Wednesday, 17 July 2013

Kids Get Arty: Van Gogh Sunflowers

Kid's Get Arty Link-up is a bi-monthly link up, all about exploring art and the great artists, having fun together and there are no right or wrongs - perfect!  It's hosted by some fabulous blogs Red Ted Art,and Mom 2 Posh Lil Divas,and we're very excited to be joining in. Do stop by some of these blogs and see some amazing and creative ideas linked up.

This time we've had a look at two artists, one chosen by Chick, my 5 year old and one more geared for my nearly 3 year old (post to follow for this one.)   The Katie series of books exploring some famous artists have been very popular with Chick and she's been asking for ages to have a go at painting the sunflowers.
Art Themes: Colour Mixing, Brush Strokes and Positioning/Size


Colour mixing - with mainly yellows, oranges and bits of green it was a great project to explore simple colour mixing and making different shades of the same colour.  I gave Chick yellow, blue, red, white and brown paint and helped her when needed, to mix the colours, helping her look back at the painting and asking questions 'what colour is that flower?' Is that a darker or lighter shade of yellow on this bit?'

Brush strokes - We talked about the type of brush strokes Van Gogh made in his painting and we explored using different size brushes and doing short and long flicks, smooth or choppy stroke overlapping each other.  We talked about trying to brush the paint across the page and how our brushes can create different effects depending how we use them.

Positioning and Size - sometimes a blank piece of paper can feel overwhelming and it's a struggle to get started.  Van Gogh's sunflowers lends itself really well to being broken down into a simple background, the vase and the individual flowers as I helped Chick think about where the next flower needed to go relative to the one she'd just painting and what size might it be, again giving suggestions such as drawing the size with my finger over the area to help her.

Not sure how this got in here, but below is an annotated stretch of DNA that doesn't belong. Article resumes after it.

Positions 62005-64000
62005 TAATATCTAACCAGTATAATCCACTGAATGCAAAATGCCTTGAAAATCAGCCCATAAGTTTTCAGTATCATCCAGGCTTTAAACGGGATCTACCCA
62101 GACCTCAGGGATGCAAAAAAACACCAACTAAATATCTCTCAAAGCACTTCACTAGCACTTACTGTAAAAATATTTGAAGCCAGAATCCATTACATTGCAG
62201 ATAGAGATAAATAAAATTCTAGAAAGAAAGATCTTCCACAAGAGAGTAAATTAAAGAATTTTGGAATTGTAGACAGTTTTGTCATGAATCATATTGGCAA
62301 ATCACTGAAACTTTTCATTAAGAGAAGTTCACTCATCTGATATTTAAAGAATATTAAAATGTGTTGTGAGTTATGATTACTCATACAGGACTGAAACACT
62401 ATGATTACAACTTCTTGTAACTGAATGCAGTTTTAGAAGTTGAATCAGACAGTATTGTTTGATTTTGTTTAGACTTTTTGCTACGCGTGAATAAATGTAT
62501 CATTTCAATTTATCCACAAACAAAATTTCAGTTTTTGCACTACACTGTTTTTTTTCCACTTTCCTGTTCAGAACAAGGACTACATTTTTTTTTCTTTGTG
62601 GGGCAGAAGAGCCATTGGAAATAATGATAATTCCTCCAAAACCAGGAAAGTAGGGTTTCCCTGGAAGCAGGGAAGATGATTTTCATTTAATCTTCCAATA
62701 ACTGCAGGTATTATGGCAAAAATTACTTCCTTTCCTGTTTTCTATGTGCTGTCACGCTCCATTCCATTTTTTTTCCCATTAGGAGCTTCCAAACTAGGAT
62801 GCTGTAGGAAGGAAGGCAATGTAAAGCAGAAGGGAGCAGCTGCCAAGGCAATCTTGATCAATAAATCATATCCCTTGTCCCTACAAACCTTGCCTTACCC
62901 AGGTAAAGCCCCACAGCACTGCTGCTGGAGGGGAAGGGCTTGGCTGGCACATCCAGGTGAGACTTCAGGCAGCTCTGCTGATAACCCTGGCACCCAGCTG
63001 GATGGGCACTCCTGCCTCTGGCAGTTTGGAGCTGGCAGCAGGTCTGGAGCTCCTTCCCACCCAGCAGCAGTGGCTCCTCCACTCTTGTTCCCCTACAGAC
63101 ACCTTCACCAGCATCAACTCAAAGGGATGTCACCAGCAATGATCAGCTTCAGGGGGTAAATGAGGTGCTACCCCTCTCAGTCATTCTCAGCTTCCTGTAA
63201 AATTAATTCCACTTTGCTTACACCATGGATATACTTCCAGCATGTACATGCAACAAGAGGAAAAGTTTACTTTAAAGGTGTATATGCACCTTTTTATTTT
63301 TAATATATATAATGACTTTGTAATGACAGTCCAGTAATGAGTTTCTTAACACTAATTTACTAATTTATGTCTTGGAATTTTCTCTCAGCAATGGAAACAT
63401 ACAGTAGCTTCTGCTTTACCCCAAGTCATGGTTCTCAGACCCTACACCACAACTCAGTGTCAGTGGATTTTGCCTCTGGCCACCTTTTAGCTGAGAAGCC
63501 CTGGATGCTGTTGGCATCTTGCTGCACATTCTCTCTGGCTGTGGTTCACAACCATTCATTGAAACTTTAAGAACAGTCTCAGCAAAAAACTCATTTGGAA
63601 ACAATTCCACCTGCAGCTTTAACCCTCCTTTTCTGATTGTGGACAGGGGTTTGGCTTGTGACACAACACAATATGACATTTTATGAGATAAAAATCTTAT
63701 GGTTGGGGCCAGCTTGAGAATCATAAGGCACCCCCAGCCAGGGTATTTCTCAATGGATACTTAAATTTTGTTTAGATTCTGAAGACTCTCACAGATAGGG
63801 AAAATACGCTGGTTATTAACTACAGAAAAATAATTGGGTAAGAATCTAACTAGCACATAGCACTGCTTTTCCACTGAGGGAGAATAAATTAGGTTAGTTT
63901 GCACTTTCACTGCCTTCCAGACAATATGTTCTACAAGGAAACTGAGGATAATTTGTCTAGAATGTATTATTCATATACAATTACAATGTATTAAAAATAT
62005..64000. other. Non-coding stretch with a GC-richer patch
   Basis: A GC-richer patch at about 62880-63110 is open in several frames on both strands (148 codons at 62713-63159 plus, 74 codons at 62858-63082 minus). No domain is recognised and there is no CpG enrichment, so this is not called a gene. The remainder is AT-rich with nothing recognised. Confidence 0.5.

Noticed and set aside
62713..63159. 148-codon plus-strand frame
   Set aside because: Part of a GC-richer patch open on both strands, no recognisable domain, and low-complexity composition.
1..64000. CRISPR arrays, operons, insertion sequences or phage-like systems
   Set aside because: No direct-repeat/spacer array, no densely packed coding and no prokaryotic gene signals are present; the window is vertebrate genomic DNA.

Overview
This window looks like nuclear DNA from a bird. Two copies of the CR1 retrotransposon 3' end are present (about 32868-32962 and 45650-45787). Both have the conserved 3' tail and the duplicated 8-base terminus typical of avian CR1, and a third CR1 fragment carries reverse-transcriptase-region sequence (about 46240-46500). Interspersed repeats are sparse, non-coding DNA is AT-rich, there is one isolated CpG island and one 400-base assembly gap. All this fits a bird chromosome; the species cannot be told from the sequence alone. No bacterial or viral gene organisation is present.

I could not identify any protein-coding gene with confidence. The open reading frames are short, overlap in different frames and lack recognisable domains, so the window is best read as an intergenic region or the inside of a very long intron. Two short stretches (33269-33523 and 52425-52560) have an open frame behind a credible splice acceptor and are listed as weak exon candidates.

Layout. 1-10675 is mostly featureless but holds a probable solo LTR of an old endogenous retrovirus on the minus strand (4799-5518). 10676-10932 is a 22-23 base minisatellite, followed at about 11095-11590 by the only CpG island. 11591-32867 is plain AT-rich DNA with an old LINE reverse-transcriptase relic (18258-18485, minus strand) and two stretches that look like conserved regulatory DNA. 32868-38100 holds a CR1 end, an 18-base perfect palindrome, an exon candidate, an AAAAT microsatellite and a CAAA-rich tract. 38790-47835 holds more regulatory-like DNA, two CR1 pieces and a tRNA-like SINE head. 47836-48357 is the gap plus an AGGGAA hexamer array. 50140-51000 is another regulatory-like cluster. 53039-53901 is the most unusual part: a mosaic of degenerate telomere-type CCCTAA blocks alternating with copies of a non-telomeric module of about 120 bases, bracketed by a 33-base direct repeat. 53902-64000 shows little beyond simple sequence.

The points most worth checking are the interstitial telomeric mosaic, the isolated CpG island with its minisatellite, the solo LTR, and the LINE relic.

We love process based art and sometimes the finished piece is nothing more than a brown, muddy, gloopy mess of too much paint but other times it is very much a finished piece of work to be proud of.  Although it might appear that there was more product than process involved here, this project was very much process based, in that we were seeking to explore and learn a number of art techniques through doing the painting, which was her choice of painting to study.  I suppose it was process based in the way a guided art lesson seeks to teach whilst creating.  And I promise this was a long art lesson of 5 sessions over 3 days with a child who loves detail, accuracy and precision - so not for everyone!  


Session 1: We started by painting the background, mixing the colours, talking about the shade of yellow and what colours mix to make orange.  We then left it to dry.  
Session 2: Started with the pot, then moved on to some of the lower flowers.


Session 3:  Added the dark line round the pot and dividing the background colours and doing a few more flowers.  


Sessions 4: We worked on a few more flowers.  Again looking at brush strokes - short or long, fat or thin, choppy or smooth.  Again looking at colour mixing and positioning of the flowers.


Session 5: finishing the remaining flowers.

With this project we were very much looking at the detail and artistic techniques that Van Gogh used in his sunflowers and hence Chick's painting looks similar.  A nice alternative would be to do a still life painting session of a vase of sunflowers, although this might be more suitable for older children.

Perhaps the loveliest part of this project was being able to spend some one of one with my eldest and also how proud she was of her picture at the end.  This is one of the first times we've managed to do a project lasting over a number of days and it's definitely worth it for them seeing how things develop and how putting lots of effort in gives a project to be proud of.

No comments:

Post a Comment

Note: only a member of this blog may post a comment.

Related Posts Plugin for WordPress, Blogger...